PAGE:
Just as China has begun to realize the utility of its Buddhist heritage in engaging with a vast swathe of Asian nations, so too has India begun to emphasize its own inheritance as the birthplace and original steward of the Buddhist faith. The continued refuge of the Dalai Lama and his government-in-exile in Dharamshala serves as a direct Indian appeal to followers of Tibetan Buddhism, and as a signal of defiance to Beijing. Beyond the realm of religious tourism, Buddhist education, and academic exchanges, India is intentionally setting itself up as a democratic foil to China in more ways than one.

In the transition back into a state of competition between the power centres of the 21st century, India is looking to carve out an autonomous strategic space therein that affords it regional hegemony in South Asia, and the ability to influence affairs far beyond its immediate reach. Even as it moves closer to the United States, India refuses to enter restrictive agreements or alliance systems that forego operational flexibility. This can be demonstrated in its acquisition of the Russian S-400 missile defense system despite American protest, and in its continued economic engagement with an Iran seemingly on the brink of war with the Trump administration.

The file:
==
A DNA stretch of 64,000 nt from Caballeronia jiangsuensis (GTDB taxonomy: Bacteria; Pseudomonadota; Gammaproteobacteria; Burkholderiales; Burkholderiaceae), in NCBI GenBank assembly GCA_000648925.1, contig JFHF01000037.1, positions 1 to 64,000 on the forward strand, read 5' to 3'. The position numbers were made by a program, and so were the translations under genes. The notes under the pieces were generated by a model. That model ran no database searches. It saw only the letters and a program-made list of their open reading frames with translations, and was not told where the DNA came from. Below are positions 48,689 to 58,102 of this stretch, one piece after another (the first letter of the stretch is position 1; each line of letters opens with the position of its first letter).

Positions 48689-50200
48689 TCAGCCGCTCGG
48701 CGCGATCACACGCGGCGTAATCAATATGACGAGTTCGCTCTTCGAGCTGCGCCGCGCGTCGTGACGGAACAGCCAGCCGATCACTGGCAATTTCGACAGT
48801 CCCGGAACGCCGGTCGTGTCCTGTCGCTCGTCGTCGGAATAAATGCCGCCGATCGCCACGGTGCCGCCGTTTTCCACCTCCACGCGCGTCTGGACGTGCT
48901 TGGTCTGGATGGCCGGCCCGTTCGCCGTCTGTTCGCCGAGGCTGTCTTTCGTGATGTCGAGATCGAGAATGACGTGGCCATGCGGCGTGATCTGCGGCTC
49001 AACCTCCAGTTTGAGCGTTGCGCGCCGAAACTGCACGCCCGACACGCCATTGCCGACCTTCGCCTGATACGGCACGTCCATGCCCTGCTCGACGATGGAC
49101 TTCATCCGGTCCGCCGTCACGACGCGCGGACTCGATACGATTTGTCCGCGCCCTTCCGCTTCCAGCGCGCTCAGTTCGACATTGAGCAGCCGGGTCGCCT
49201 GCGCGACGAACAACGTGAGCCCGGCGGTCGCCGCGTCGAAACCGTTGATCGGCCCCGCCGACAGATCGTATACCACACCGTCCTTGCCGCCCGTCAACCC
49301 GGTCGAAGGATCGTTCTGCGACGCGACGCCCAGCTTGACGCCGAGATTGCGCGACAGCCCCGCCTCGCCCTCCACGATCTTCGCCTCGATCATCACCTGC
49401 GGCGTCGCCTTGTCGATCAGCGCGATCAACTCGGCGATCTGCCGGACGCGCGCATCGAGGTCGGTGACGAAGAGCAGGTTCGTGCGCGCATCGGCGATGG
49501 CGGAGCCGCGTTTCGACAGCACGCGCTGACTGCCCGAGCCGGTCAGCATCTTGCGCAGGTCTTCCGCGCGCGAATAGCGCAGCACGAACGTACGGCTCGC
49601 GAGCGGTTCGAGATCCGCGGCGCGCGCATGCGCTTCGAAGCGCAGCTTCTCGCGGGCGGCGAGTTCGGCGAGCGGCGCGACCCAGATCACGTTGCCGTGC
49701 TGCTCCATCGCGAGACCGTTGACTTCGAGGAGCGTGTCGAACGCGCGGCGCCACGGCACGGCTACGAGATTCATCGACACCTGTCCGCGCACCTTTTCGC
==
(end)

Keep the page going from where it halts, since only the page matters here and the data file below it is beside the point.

Across Asia and the Indo-Pacific, India intends to carefully pursue a rivalry with China, without the baggage of China’s difficult diplomatic and political history. The buildup of security infrastructure along the tense borderzone of the Himalayas has already proved critical in seeing off Chinese incursions during the 2016 Doklam standoff over Bhutan. On the seas, the Indian Naval Service will continue to develop its bluewater capabilities with the construction of a third aircraft carrier in the next decade, preserving the current favourable balance of power in the Indian Ocean region. A commercial and military base race is underway across the region, with India focusing on ports in Oman, Iran, Mauritius, Seychelles, and in their own Andaman and Nicobar Islands territories in order to counter Chinese moves in Djibouti and elsewhere.